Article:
Permanent Neonatal Diabetes in a Patient with a KCNJ11/Q52R Mutation Accompanied by Intermittent Hypoglycemia and Liver Failure
© N. D. Shaw and J. A. Majzoub. 2009
Received: 7 May 2009
Accepted: 16 July 2009
Published: 7 September 2009
The most common monogenic cause of neonatal diabetes is mutation in KCNJ11, which encodes a potassium channel in pancreatic beta cells. Some mutations in this gene, including Q52R, have been described in association with neurological deficits, but never with hepatic involvement. We report the second case of neonatal diabetes in a patient with a KCNJ11 Q52R mutation. This patient's clinical course did not include obvious neurological deficits despite the presence of prematurity, but did include transient hyperbilirubinemia, and recurrent hypoglycemia. The phenotypic spectrum of KCNJ11 mutations is variable and is likely influenced by additional genetic and environmental factors.
Neonatal diabetes mellitus (NDM) is a rare monogenic disorder that presents as hyperglycemia, failure to thrive, or diabetic ketoacidosis in the first 6 months of life . The permanent form of NDM is most commonly caused by a mutation in KCNJ11, the gene encoding the Kir6.2 subunit of the ATP-sensitive potassium channel. Kir6.2 assembles with SUR to form potassium channels in the beta cell, brain, heart, and muscle .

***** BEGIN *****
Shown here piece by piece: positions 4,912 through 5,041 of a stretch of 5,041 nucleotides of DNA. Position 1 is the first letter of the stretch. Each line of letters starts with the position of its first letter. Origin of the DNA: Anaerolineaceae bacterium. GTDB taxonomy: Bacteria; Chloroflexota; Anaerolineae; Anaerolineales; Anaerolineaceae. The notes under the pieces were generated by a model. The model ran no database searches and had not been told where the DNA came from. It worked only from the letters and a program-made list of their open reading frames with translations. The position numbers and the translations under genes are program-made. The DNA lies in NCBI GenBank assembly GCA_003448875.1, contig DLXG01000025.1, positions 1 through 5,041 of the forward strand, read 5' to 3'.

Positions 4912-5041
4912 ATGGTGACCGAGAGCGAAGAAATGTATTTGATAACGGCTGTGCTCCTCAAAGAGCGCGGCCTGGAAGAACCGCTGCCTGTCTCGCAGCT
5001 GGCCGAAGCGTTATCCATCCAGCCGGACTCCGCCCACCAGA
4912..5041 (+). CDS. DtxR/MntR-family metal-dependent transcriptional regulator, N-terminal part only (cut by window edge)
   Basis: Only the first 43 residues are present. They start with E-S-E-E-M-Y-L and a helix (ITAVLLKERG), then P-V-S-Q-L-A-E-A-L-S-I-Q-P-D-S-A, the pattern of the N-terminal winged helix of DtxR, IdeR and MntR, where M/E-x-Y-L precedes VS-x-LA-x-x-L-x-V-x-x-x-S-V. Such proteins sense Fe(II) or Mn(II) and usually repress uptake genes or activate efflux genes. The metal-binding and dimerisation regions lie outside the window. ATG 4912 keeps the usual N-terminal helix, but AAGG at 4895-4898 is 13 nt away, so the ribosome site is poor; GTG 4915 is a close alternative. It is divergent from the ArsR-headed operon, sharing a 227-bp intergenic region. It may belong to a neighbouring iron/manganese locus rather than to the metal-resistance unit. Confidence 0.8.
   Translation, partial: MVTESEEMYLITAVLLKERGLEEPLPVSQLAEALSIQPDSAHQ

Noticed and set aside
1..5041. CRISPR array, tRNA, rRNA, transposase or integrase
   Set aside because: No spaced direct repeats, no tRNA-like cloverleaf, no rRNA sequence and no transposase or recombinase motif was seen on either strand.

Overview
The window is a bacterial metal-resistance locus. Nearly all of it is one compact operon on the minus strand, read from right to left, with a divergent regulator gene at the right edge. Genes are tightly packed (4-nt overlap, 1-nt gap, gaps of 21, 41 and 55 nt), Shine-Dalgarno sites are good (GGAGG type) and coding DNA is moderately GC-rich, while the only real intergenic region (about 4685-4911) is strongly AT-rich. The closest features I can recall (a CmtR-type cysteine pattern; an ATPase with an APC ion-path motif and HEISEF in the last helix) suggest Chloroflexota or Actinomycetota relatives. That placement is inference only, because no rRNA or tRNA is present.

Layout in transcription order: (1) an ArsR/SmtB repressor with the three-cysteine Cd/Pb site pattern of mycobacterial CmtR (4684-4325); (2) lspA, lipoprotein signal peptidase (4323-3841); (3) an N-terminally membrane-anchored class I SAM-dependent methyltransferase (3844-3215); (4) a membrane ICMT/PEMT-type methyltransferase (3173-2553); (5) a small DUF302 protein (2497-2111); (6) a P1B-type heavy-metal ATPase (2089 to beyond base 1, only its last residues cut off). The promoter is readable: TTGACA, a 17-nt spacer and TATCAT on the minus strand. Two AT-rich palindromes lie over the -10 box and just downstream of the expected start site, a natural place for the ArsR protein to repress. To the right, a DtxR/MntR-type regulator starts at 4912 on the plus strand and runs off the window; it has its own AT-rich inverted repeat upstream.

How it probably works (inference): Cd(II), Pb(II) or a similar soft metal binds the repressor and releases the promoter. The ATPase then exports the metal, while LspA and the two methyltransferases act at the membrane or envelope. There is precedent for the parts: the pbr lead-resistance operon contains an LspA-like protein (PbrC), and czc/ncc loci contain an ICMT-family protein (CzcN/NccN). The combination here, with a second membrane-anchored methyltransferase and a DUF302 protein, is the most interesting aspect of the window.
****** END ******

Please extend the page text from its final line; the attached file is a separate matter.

More than thirty mutations in KCNJ11 have been identified . Those mutations producing the most profound reduction in ATP sensitivity are associated with the most severe phenotype known as DEND syndrome (developmental delay, epilepsy, and NDM). A single patient with DEND harboring a Q52R mutation (c.155A>G) of KCNJ11 was reported in 2004  (referred to as ISPAD 27), and his clinical course has been described by Sumnik et al. . This patient was initially diagnosed with type 1 diabetes in the first week of life and treated with insulin. When his mutation was discovered at age 4, he was given a trial of glibenclamide but showed no response. He is currently 9 years old and has severe developmental delay and epilepsy.
Herein we describe a second case of a patient with a Q52R mutation in KCNJ11. In addition to NDM, his clinical course was notable for prematurity, severe hyperbilirubinemia and intermittent hypoglycemia unrelated to his diabetes treatment, features that have not been described in any other children with NDM. Notably, he did not have any obvious neurological deficits.
2. Case Report
Laboratory evaluation of patient SM to determine etiology of hypo- and hyperglycemia.
at blood glucose 12.3 mmol/L
at blood glucose 1.7 mmol/L
at blood glucose 12.3 mmol/L
H at 3 mo (%)
Pancreatic auto-antibodies (U/L)
after 62.5 mcg cortrosyn
Free thyroxine (pmol/L)
Laboratory evaluation of patient SM to determine etiology of liver failure.
Alpha-1-antitrypsin ( mol/L)
Total Protein (g/L)
Hepatitis Panel (B, C)
Newborn Screen for Cystic Fibrosis